If I had a penny for every time some Oracle programmer wanted to know how to turn his query result set of rows into an equivalent set of columns, well, let's just say I'd be well on my way to my first pound by now.
Let's start with an example of what I'm talking about. We'll use the tried and trusted emp table of the scott schema as our data source.
select deptno,ename from scott.emp
DEPTNO ENAME ---------- ---------- 20 SMITH 30 ALLEN 30 WARD 20 JONES 30 MARTIN 30 BLAKE 10 CLARK 20 SCOTT 10 KING 30 TURNER 20 ADAMS 30 JAMES 20 FORD 10 MILLER
Given this output, what a lot of users would really like to see is a grouping of all the names within each department with each grouping shown on a separate record, like this:-
In other words we want to transpose or pivot the row data into column data. Now, there are numerous ways of doing this but most involve some element of coding and those that don't, rely on you knowing in advance about the maximum number of columns of data in your desired output. What would be quite handy is for us to be able to do the transposition just using SQL and without knowing in advance the number of columns required. In fact, since Oracle introduced the sys_connect_by_path and hierarchical query constructs it has indeed been possible to write pivot-like queries just using pure SQL.
Here is SQL code for method 1
select deptno, substr(max(sys_connect_by_path(ename,',')),2) names from ( select deptno,ename,row_number() over (partition by deptno order by ename) rn from scott.emp ) start with rn=1 connect by prior rn = rn -1 and prior deptno = deptno group by deptno order by deptno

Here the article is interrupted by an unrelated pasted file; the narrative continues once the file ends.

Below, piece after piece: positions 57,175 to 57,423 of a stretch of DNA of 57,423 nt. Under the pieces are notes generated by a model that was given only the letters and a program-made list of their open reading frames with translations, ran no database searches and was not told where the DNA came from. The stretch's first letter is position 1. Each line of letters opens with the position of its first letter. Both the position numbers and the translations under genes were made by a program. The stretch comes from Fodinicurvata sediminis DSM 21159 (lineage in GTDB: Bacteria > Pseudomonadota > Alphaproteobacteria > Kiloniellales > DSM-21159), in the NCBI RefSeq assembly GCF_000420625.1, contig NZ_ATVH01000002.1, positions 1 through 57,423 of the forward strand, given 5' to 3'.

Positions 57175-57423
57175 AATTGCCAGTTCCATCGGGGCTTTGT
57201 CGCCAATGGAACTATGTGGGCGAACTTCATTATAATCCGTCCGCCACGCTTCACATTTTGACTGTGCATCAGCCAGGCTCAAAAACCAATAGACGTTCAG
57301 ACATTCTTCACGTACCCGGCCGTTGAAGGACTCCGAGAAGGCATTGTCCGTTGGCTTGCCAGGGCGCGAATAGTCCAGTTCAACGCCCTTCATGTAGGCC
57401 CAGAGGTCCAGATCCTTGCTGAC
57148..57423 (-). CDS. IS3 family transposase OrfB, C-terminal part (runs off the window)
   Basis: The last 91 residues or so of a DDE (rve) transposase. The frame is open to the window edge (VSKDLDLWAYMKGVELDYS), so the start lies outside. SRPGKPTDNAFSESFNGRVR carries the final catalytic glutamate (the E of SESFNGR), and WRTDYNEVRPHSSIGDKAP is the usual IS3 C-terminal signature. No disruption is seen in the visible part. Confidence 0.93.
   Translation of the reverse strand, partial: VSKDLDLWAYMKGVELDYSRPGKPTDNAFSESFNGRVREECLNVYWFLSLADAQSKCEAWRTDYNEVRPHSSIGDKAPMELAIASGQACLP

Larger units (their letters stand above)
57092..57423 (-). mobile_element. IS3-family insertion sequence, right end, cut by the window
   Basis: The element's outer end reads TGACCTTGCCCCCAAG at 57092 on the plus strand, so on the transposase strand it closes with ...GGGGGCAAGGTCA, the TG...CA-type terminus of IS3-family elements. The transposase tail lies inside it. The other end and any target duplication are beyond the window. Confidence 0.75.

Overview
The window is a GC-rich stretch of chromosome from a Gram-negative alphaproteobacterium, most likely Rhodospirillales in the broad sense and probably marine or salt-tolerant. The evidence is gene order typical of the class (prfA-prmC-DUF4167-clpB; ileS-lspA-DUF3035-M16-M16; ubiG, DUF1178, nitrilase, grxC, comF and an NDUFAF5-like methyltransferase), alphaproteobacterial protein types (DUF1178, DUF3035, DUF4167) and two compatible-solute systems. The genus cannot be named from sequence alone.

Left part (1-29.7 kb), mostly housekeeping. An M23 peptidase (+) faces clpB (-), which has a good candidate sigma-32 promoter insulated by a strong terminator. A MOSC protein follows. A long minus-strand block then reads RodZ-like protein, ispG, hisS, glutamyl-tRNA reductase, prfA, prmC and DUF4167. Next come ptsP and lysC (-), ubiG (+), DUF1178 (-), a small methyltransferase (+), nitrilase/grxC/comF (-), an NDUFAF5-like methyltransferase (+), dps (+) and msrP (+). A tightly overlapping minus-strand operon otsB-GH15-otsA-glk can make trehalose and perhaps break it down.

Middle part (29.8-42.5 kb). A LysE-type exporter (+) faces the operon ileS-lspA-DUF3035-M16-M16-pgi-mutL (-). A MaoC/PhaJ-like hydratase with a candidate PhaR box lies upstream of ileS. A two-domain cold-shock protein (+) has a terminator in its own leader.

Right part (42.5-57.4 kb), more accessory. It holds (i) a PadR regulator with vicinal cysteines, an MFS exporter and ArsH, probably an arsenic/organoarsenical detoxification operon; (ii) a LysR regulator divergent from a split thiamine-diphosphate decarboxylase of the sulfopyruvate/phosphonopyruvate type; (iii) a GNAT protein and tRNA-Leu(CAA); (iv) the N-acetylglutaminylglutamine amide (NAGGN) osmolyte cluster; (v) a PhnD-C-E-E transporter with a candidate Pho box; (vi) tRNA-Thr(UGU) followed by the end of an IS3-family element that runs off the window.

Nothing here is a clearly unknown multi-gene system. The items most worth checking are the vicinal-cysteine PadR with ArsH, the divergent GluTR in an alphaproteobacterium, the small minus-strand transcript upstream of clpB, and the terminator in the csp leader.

I leave it to the reader to deconstruct this statement but suffice it to say it does indeed work (tested under V220.127.116.11). The Oracle documentation on sys_connect_by_path should give a big clue as to why it works.
SYS_CONNECT_BY_PATH is valid only in hierarchical queries. It returns the path of a column value from root to node, with column values separated by char for each row returned by CONNECT BY condition.
Both column and char can be any of the datatypes CHAR, VARCHAR2, NCHAR, or NVARCHAR2. The string returned is of VARCHAR2 datatype and is in the same character set as column.
If you happen to have Oracle XML there is another even lesser well known way than method 1 to get the same result as above. Again, with no extra coding required.
Here is the method 2 SQL.
SELECT deptno, xmlagg (xmlelement (c, ename || ',') order by ename).extract ('//text()' ) x FROM scott.emp GROUP BY deptno
DEPTNO X ---------- ------------------------------------------------- 10 CLARK,KING,MILLER, 20 ADAMS,FORD,JONES,SCOTT,SMITH, 30 ALLEN,BLAKE,JAMES,MARTIN,TURNER,WARD,
Oh well, I never said method 2 would be any more easy to understand or interpret than method 1.